This month, I read more nonfiction than I ever have in probably my entire life, and now I can’t get enough. One of the first ones I picked up though, was The Stranger in the Woods by Michael Finkel. I had seen a lot of good things about it last year, and finally decided to give it a shot. I remember reading the articles about Christopher Knight when he was first found a few years ago and being amazed that he had achieved life in total isolation for so long, and when I realized this was the same person, I was immediately hooked.
I’ve learned over the last month(ish) that I can actually LOVE nonfiction if it’s done well and the story is engaging, and this one DEFINITELY was. I loved the balance between the interview with Christopher Knight, and the research into other people who had tried to live alone for long stretches of time. It seems so simple from his perspective: he wasn’t really happy surrounded by people doing a job he didn’t care much about, so he left. He liked being alone so naturally, he spend 27 years alone in the woods in Maine.
I still can’t wrap my brain around attempting to do something like that. I wouldn’t survive a single day trying to fend for myself in the woods, let alone years and harsh weathers and ice storms, and I don’t think I’ve spent even 24 hours completely alone ever. It definitely made me think about these things more, and made me wonder how long I could go without speaking to literally anyone. As much as I love to act like I hate talking to people, I know it wouldn’t be very long.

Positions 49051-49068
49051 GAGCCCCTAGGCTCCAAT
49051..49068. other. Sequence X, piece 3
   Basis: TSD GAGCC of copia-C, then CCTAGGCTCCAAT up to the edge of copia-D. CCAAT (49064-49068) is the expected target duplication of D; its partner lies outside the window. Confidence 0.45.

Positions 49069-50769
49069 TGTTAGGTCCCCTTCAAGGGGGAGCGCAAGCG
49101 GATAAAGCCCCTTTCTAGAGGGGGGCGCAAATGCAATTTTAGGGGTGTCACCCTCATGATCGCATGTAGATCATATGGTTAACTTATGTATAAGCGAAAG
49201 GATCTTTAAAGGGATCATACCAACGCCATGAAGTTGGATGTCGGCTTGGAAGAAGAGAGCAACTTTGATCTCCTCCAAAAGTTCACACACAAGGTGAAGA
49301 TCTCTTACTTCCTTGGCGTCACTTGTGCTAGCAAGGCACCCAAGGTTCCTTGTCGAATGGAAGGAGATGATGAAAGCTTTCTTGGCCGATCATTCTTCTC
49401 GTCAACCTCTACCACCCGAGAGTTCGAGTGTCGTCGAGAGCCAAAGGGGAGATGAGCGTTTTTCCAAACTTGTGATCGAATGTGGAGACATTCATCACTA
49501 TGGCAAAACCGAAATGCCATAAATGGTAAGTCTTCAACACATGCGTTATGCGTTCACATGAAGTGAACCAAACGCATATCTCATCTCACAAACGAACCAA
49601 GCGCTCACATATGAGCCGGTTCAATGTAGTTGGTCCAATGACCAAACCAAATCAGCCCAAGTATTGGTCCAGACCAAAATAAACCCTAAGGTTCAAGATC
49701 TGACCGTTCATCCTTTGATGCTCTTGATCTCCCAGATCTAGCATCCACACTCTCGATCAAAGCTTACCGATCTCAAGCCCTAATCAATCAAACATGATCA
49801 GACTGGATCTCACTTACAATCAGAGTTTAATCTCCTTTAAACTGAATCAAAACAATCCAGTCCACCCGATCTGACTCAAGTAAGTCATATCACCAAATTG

But back to the book. It was short and well-told, and I could have kept reading more about Christopher Knight’s life and his story. However, I was pretty surprised he even consented to this book being published since he wanted to be alone and unknown.
Overall, I definitely recommend this one, especially if you’re not a nonfiction person like I was going into it. It reads almost like a novel, and has a human element that really brings it home.